China’s Economy Is Being Pulled in All Directions

Friday, 31 Dec 2010 08:23 AM

By Barry Elias

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I recently suggested it was possible to have high unemployment and inflation at the same time. Zimbabwe experienced unemployment above 90 percent while hyperinflation took over.

The basis for this is rather simple: demand for basic necessities, such as water and food, remain relatively constant irrespective of income.

The extraordinary unemployment was a reflection of lower production and reduced supplies of necessities. Demand exceeded supply, which placed upward pressure on prices. The low level of income was used primarily to purchase these items and virtually nothing else.

During the 1920s, Germany experienced hyperinflation where food expenditures represented more than 90 percent of income, while housing expenditures were close to 1 percent.

How does this relate to China?

China seems to be experiencing diverging forces in different sectors as well.

Residential housing in Beijing costs nearly 27 times average income, an unsustainable condition. The current income levels cannot easily support these prices.

In addition to decreased demand, a huge supply of available space exists (14 year supply of commercial space at the current absorption rate). Both factors suggest a large decrease in real-estate prices (deflationary, if you will).

Moreover, there is an excess supply of educated labor coming to market without commensurate demand for these services (e.g., finance, accounting, computer programming). This year, nearly 6 million students will graduate university looking for work (10 years ago this figure was less than 1 million). This suggests a decrease in wages for the more educated (deflationary).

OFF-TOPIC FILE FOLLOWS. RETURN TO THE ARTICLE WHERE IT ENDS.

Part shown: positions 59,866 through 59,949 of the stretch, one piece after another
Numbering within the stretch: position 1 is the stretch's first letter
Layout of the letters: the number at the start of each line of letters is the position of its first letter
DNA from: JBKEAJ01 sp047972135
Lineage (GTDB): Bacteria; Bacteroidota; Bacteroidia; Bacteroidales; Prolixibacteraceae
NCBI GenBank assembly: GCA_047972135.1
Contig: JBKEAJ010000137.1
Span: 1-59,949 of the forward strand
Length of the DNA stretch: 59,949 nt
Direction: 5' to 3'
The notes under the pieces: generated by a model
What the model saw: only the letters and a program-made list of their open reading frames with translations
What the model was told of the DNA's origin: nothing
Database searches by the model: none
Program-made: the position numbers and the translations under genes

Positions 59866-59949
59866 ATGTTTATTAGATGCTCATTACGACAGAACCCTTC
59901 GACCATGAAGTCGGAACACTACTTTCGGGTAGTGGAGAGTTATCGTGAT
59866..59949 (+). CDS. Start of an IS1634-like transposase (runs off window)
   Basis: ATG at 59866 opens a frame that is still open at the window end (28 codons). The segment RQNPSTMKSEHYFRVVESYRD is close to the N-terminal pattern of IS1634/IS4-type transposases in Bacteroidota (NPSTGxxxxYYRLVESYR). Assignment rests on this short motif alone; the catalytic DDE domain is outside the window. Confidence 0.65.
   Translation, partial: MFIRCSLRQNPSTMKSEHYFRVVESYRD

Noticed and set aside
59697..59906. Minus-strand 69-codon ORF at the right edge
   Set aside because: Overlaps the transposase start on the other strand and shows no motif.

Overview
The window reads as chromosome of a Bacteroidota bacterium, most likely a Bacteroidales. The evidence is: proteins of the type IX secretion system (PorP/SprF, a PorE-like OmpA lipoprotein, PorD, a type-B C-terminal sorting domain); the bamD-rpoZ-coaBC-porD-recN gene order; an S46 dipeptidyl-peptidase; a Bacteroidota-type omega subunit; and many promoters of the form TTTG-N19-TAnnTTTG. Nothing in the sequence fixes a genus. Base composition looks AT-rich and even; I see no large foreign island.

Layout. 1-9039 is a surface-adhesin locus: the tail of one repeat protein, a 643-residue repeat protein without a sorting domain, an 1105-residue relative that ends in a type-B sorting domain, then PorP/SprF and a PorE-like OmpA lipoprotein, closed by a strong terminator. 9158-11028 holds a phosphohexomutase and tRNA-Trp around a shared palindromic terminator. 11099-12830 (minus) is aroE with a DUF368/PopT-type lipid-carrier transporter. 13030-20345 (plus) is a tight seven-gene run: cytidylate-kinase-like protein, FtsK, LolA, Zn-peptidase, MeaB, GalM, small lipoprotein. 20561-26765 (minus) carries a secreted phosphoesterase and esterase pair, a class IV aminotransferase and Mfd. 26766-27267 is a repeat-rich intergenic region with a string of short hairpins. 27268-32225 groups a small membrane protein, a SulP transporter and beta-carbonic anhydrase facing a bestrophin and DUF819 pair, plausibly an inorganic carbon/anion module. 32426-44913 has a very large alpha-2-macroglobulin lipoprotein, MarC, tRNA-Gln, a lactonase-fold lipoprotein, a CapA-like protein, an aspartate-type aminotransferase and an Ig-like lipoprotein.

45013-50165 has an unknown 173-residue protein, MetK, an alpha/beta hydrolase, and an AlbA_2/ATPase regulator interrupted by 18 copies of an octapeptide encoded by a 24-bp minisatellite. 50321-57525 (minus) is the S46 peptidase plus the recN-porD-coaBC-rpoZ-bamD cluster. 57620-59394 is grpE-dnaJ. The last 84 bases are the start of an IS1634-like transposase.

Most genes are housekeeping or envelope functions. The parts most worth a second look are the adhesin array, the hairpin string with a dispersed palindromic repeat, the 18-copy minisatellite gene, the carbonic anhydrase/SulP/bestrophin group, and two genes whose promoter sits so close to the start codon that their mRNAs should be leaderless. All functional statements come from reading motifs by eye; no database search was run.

The opposite is true for lower-skilled labor. The rural, peasant class has been migrating into industrialized areas to produced export commodities demanded by the United States and others around the world (e.g., rare-earth elements for renewable-energy technologies, such as wind turbines).

Their wage rate has increased 80 percent during the past six years (inflationary).

Currently, the Chinese spend nearly 50 percent of their income on food (compared with 13 percent in the United States). Agriculture products (such as eggs, grain, and cooking oil) have increased substantially. A supply shortage is occurring, partially due to hoarding, which reflects uncertain domestic policy and economic conditions.

Inflationary pressures for food products have been exacerbated by the 55 percent increase in money supply during the past two years. An increase in currency fuels demand for these essential commodities (inflationary).

The money supply has grown with the influx of foreign-currency reserves from exports. Government policy to limit appreciation of the Yuan (China’s currency) has enabled foreign countries, like the United States, to more easily afford their exports (if the yuan appreciates, the same dollar buys less of it).

China is experiencing economic disequilibrium in different sectors. Inflationary pressures exist for essential agriculture commodities and low-skilled, export-driven labor. Deflationary pressures exist for real-estate assets and high-skilled labor. These severe resource dislocations may require many years to equilibrate.

The United States may have more strategic negotiating potential than it currently recognizes, both economically and geopolitically.

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